Hepatitis C: A Threat from the Past

March 10, 2016

Hepatitis C is a liver disease caused by the hepatitis C virus (HCV). Over time, HCV can lead to cirrhosis of the liver or liver cancer. Most people who have hepatitis C don’t have any symptoms for years. Many don’t know that they are infected until their liver is already damaged.

Are you at risk?

Hepatitis C is spread by contact with the blood of someone who has HCV. These factors raise your risk for hepatitis C:

  • Injecting yourself with illegal drugs, even if it was only once or a long time ago
  • Receiving a clotting factor to treat a blood-clotting problem before 1987
  • Having an organ transplant or blood transfusion before July, 1992
  • Coming in contact with blood infected with HCV through a job in the health field
  • Having hemodialysis for a long time
  • Living with someone who has HCV and sharing razors, toothbrushes, or other personal items that may have blood on them
  • Having sex with someone who has HCV

Women with HCV may also pass the virus to their baby at birth. It’s possible to get hepatitis C by getting a tattoo or piercing with tools that are not sterilized. You can’t get hepatitis C through casual contact with someone who has HCV. You can't get HCV by hugging or kissing someone who is infected.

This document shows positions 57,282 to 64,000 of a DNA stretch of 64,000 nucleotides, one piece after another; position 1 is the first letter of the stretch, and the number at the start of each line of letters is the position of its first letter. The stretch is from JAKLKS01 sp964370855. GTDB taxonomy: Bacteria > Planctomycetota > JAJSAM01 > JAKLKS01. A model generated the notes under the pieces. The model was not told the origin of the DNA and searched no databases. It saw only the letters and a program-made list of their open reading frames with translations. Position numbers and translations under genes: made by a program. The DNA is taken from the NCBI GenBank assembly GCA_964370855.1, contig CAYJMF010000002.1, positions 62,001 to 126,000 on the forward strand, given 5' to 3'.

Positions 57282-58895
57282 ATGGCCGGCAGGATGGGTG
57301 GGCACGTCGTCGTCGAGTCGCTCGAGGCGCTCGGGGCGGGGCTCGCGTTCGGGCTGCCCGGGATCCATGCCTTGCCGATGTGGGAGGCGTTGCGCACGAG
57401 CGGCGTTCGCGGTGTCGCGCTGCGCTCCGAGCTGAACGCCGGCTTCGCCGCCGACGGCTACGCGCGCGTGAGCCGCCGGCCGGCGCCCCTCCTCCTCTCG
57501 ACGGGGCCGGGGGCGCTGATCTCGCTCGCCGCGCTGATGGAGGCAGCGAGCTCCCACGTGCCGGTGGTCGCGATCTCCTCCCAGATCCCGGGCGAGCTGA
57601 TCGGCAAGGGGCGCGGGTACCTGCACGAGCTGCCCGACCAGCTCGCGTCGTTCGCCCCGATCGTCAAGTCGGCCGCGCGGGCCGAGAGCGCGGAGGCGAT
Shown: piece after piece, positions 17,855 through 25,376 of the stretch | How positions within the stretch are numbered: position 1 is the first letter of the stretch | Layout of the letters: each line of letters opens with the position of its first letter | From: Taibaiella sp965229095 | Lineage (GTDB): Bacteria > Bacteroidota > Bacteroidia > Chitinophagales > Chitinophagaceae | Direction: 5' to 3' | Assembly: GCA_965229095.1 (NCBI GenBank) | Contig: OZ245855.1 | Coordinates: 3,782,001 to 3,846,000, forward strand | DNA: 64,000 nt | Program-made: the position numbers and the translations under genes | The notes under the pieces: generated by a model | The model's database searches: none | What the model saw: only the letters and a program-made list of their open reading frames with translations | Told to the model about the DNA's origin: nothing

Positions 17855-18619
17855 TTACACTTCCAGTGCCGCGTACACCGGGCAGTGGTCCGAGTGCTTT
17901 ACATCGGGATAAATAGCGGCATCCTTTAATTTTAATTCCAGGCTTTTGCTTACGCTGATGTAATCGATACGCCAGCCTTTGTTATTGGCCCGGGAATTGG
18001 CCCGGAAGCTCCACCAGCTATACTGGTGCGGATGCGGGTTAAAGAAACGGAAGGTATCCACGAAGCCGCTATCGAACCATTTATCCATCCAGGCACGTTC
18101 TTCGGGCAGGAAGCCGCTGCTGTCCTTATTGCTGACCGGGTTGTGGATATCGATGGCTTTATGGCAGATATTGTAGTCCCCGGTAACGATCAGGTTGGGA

Get tested

If you think that you might be at risk, ask your health care provider for a test just to be safe.

Your health care provider may decide to do more than 1 test to make sure of the results and to see how much your liver has been affected.

A positive result

A health care provider who finds that you have hepatitis C may refer you to a liver specialist for more testing. Some people with hepatitis C develop liver cirrhosis and liver cancer. But most never have major liver problems.

Infection is most common among those born during 1945-1965. The majority of these people were probably infected during the 1970s and 1980s when rates were highest.

Treatment options

Health care providers usually treat hepatitis C with medications. These drugs work best in the early stages of the disease, so most people start to receive treatment soon after they are diagnosed.

These drugs can cause unpleasant side effects, such as flu-like symptoms, hair loss, low red blood cell count, and depression. Talk with your health care provider about any side effects you have.


April 01, 2020

Reviewed By:  

Holloway, Beth, RN, MEd